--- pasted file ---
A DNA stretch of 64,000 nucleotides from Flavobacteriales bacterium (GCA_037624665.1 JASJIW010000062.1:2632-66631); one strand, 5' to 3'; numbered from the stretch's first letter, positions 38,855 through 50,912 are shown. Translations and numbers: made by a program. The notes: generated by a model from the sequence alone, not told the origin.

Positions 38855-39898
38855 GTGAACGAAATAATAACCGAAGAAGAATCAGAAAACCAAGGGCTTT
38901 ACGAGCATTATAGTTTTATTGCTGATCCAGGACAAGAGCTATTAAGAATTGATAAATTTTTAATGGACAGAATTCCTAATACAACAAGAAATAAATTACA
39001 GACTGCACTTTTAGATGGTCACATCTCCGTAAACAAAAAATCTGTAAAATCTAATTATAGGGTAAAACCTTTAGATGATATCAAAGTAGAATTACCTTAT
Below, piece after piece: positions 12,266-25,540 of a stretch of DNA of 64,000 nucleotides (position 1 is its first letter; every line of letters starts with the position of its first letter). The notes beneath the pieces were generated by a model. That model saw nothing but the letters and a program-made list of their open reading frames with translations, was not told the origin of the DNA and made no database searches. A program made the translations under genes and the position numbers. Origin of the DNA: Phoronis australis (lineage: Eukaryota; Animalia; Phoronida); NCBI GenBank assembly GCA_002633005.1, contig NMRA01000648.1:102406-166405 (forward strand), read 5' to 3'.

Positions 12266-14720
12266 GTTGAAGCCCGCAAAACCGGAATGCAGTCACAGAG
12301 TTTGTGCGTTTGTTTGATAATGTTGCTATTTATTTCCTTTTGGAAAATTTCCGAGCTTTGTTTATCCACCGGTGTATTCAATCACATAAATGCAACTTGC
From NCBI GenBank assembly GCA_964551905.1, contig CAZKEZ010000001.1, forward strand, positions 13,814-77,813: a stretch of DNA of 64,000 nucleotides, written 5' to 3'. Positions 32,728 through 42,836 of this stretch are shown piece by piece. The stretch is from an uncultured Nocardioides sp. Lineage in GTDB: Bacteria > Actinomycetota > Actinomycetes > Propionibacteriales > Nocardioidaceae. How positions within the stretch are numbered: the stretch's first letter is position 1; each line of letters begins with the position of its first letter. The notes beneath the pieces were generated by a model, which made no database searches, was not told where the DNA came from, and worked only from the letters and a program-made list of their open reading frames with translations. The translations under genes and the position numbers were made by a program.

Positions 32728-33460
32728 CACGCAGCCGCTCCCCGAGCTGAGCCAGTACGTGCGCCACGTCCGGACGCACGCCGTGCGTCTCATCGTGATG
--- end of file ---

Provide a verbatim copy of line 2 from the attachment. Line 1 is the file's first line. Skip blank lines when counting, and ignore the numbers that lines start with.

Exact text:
Positions 38855-39898